On this late-September evening, the main event features two intellectual heavyweights from the United States, both highly credentialed, neither wearing disguises. In one corner is Paul Krugman, the New York Times columnist and Nobel laureate in economics. In the other is Kathryn Haun, an accomplished federal prosecutor recently turned venture capitalist.

Krugman’s position is predictable. He sees the rise of cryptocurrency networks—decentralized digital services that run on computerized money like Bitcoin—as an unnecessary throwback to a distant era, when precious metals made up the money supply. “I don’t believe we’re at the dawn of a new age,” he says. He delivers a smackdown on an investment craze that the likes of Jamie Dimon and Warren Buffett have repeatedly pooh-poohed: “I think 15 years from now, it will look a lot like Pets.com.”

Haun sees things differently. To her, virtual currencies and the technologies that underpin them are society’s saviors: a last great hope at reclaiming power gobbled up by greedy banks and Internet monopolists. “Facebook, Amazon, Netflix, Google, they control all the rules,” she says. “They have all the users. They have all the power.” The new technology, Haun argues, allows eager, entrepreneurial developers to compete. She throws her weight behind the democratizing dream of the new technology’s acolytes.

Photo by Christie Hemm Klok for Fortune

Cryptocurrency is “in the dial-up days,” says Haun, “and the critics are confusing the current state of innovation with the end state of innovation.”

Haun largely wins over the crowd, a collection of the megalopolis’s tech elite. And they like her visuals too. At the outset of her talk, five giant screens project the mug shots of corrupt U.S. law-enforcement officials she convicted in her previous career. But the audience isn’t enamored of Haun merely because she once was the sheriff in the Wild West of “crypto.” She excites them because now she’s joined their side. As one of the newest partners of the estimable Silicon Valley venture capital firm Andreessen Horowitz, Haun’s job is to find the next big thing in cryptocurrencies—and to help their founders succeed while staying on the right side of the law.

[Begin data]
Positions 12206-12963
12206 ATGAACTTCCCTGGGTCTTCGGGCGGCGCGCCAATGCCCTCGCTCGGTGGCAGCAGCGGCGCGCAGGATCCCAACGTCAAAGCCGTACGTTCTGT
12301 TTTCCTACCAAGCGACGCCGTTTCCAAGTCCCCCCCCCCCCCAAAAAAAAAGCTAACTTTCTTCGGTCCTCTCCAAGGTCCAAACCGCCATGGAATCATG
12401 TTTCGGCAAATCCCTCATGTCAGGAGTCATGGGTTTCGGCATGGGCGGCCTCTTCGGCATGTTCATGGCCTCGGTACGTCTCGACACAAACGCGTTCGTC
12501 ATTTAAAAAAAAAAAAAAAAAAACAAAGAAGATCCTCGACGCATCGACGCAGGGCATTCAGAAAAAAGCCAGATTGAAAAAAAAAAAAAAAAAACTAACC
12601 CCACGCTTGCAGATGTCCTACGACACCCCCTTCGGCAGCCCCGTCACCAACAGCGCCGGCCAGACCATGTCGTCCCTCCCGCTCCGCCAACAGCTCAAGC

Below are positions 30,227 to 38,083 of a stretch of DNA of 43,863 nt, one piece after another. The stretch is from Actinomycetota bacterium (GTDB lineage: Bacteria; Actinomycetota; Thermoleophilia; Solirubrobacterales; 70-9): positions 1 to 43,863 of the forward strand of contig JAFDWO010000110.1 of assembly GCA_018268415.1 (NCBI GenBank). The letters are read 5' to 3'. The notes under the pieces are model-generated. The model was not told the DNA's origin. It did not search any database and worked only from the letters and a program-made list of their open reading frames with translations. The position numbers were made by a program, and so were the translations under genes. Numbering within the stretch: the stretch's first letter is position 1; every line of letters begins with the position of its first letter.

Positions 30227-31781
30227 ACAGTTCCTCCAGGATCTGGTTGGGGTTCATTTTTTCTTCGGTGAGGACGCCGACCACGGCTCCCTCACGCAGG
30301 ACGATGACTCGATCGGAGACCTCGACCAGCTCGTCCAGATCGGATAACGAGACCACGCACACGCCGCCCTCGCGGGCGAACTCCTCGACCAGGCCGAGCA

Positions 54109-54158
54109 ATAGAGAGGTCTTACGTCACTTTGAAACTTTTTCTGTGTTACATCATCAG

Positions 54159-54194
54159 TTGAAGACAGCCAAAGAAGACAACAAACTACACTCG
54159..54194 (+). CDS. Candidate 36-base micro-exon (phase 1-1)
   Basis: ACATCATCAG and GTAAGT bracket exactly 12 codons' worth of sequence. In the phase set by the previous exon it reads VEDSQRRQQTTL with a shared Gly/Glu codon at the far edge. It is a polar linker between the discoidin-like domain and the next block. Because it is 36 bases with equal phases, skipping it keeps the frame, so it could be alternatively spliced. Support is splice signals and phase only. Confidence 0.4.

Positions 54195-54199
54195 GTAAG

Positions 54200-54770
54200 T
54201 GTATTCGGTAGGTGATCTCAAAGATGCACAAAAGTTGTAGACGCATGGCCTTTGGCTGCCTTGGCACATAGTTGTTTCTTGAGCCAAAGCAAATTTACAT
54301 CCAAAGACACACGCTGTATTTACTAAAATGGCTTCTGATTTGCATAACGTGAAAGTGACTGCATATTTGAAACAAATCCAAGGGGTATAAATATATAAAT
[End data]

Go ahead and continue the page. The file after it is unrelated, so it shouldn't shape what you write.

Haun is making her career shift at a precarious time. Cryptocurrency markets have been in free fall all year. A global speculative mania for virtual coins that sent valuations above $800 billion in January has dwindled to $200 billion. Bitcoin has lost two-thirds of its value, and Ethereum, the second-biggest cryptocurrency, is down 90%.

Haun and her new partners are undaunted. Investment crazes often spawn bubbles. But what’s left after they pop, if the true believers are right, are new industries. Firm cofounder Marc Andreessen, after all, parlayed his work developing the first commercial browser into Netscape, the flawed startup that helped beget the World Wide Web—and many billions of dollars in investment returns for the Internet industry. Haun also is unfazed by her lack of professional investing experience. “For entrepreneurs to want to work with you, they need to think you have some strategic vision, some hustle, and an ability to get the job done,” she says. These are the same skills, she posits, that a prosecutor needs to persuade FBI agents and others to work with them.

Bridging worlds, then, is one of Haun’s chief attributes. “She has this rare blend of having been in government and having a business-centric mind,” says David Marcus, a senior Facebook executive who sat on a corporate board with Haun. Adds Anthony Kennedy, the newly retired associate justice of the U.S. Supreme Court, for whom Haun clerked: “I’m quite reassured that someone with her talents and background would go into this new area.” Her involvement “is a tremendously important link between the law and the cyber age. And she recognizes that.”